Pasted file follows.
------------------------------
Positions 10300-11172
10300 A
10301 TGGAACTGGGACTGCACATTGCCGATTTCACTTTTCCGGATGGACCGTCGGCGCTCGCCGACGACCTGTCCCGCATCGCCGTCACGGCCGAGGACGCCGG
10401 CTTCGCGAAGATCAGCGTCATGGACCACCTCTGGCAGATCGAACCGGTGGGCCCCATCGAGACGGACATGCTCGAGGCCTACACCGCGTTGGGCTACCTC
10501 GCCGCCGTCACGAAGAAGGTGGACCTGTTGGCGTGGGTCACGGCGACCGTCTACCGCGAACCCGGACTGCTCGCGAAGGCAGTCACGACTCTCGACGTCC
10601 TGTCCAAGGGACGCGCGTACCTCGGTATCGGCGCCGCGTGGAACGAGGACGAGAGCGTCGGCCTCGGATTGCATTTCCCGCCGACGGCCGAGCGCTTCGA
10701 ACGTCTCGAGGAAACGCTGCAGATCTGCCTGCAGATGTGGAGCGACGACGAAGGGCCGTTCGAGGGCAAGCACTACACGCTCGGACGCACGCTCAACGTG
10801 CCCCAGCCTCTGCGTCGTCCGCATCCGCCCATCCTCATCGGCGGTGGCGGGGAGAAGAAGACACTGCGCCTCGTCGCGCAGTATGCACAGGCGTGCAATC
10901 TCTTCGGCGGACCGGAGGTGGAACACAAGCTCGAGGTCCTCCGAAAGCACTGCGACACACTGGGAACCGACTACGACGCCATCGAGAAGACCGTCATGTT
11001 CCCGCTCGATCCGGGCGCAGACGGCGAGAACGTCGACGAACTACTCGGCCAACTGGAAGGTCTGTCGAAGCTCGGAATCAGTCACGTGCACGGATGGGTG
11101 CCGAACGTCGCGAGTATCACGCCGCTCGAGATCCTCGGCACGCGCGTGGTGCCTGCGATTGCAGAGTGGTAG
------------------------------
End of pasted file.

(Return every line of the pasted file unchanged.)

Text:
Positions 10300-11172
10300 A
10301 TGGAACTGGGACTGCACATTGCCGATTTCACTTTTCCGGATGGACCGTCGGCGCTCGCCGACGACCTGTCCCGCATCGCCGTCACGGCCGAGGACGCCGG
10401 CTTCGCGAAGATCAGCGTCATGGACCACCTCTGGCAGATCGAACCGGTGGGCCCCATCGAGACGGACATGCTCGAGGCCTACACCGCGTTGGGCTACCTC
10501 GCCGCCGTCACGAAGAAGGTGGACCTGTTGGCGTGGGTCACGGCGACCGTCTACCGCGAACCCGGACTGCTCGCGAAGGCAGTCACGACTCTCGACGTCC
10601 TGTCCAAGGGACGCGCGTACCTCGGTATCGGCGCCGCGTGGAACGAGGACGAGAGCGTCGGCCTCGGATTGCATTTCCCGCCGACGGCCGAGCGCTTCGA
10701 ACGTCTCGAGGAAACGCTGCAGATCTGCCTGCAGATGTGGAGCGACGACGAAGGGCCGTTCGAGGGCAAGCACTACACGCTCGGACGCACGCTCAACGTG
10801 CCCCAGCCTCTGCGTCGTCCGCATCCGCCCATCCTCATCGGCGGTGGCGGGGAGAAGAAGACACTGCGCCTCGTCGCGCAGTATGCACAGGCGTGCAATC
10901 TCTTCGGCGGACCGGAGGTGGAACACAAGCTCGAGGTCCTCCGAAAGCACTGCGACACACTGGGAACCGACTACGACGCCATCGAGAAGACCGTCATGTT
11001 CCCGCTCGATCCGGGCGCAGACGGCGAGAACGTCGACGAACTACTCGGCCAACTGGAAGGTCTGTCGAAGCTCGGAATCAGTCACGTGCACGGATGGGTG
11101 CCGAACGTCGCGAGTATCACGCCGCTCGAGATCCTCGGCACGCGCGTGGTGCCTGCGATTGCAGAGTGGTAG